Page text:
Sitting down with journalist Kara Swisher for her New York Magazine podcast, “On With Kara Swisher”, Legend reflected on how the West he knew when collaborating on the rapper’s The College Dropout album and Legend’s Get Lifted — both released in 2004 — is different from the divisive and controversial figure he is today.
“I do find him different than he was back then. I didn’t see hints of this kind of harmful behaviour back then,” Legend said, referring to the antisemitic and anti-Black tirades and comments West has posted and doubled down on repeatedly over the past few weeks.
“But, you know, I think life happens to people and I think the death of his mother [Donda in 2007] probably had something to do with this,” Legend continued. “I don’t want to play armchair psychologist, but he’s definitely changed and a lot of us who have known him over the years are really concerned about it.”
As for whether he’s one of the people trying to get West help or convince him seek treatment, Legend explained, “I know people in his life that are, but we have lost touch.”
“We have not been friends for a while now, and so I’m not personally doing anything, but I do know people who are, and a lot of people are concerned about him,” he added.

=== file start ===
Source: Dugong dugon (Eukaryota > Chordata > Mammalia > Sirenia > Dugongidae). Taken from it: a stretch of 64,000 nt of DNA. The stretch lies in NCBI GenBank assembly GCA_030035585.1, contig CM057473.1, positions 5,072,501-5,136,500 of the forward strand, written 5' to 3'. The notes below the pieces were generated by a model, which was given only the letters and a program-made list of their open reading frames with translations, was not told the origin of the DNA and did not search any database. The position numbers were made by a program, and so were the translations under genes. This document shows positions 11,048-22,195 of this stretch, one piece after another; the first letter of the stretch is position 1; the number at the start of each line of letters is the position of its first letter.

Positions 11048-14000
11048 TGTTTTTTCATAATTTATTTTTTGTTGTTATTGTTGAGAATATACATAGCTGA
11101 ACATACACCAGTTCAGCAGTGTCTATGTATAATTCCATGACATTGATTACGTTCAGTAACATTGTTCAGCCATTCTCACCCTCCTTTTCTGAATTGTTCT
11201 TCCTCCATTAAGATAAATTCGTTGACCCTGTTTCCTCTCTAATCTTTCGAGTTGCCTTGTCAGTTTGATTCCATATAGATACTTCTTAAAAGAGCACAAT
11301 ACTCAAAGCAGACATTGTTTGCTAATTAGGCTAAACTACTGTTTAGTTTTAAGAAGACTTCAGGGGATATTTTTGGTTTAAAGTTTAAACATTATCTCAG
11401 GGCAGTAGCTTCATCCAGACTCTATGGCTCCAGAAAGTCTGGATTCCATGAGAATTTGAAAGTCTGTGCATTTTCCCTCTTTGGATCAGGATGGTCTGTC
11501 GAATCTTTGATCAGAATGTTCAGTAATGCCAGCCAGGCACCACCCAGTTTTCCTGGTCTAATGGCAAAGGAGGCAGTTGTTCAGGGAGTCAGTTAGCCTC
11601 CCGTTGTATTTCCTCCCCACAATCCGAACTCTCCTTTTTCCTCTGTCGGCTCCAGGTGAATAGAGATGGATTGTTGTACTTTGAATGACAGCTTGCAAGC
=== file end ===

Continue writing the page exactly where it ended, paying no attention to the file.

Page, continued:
During the interview, Legend also explained the dangers of antisemitism, anti-Blackness and hateful rhetoric when it is espoused by people with power, influence and a broad platform.
“I think we need to be clear about how insidious and nasty antisemitism is and has been for centuries,” Legend shared. “How it’s caused millions and millions of deaths. It’s cropped up in societies all over the world, and it’s made life very difficult for Jews all over the world for a long time. And it is not some new discovery. It’s not some innovation in hate.”
“So when people who claim to be free thinkers or innovators or creative people just end up landing back at this centuries old meme of using the same stereotypes and tropes to malign Jews and instigate harm against Jews — this is an old but very dangerous tactic that has resulted in a lot of harm and a lot of death for people,” he continued. “And we don’t need to do much digging to understand how evil anti-Blackness has been in this country, particularly. The history is robust and has been discussed very often, but for someone who’s supposedly free thinking and independently thinking, landing back at these very tried and true forms of hate and bigotry — it’s harmful and it doesn’t help anyone.”
With regards to the possibility of West finding some path to forgiveness for his words and deeds, Legend explained that the idea of forgiveness is important, but forgiveness doesn’t negate consequence.
“I think there’s always a place for forgiveness,” Legend said. “I believe that the forgiver needs to forgive, you know? Like it’s better for you, the person that feels like they’ve been harmed, to be able to forgive. Because if you can’t do that, it’s a weight on your life. And so I believe in forgiveness in general.”
“That doesn’t mean people shouldn’t face consequences for what they do wrong,” he added. “But I also do believe in forgiveness.”
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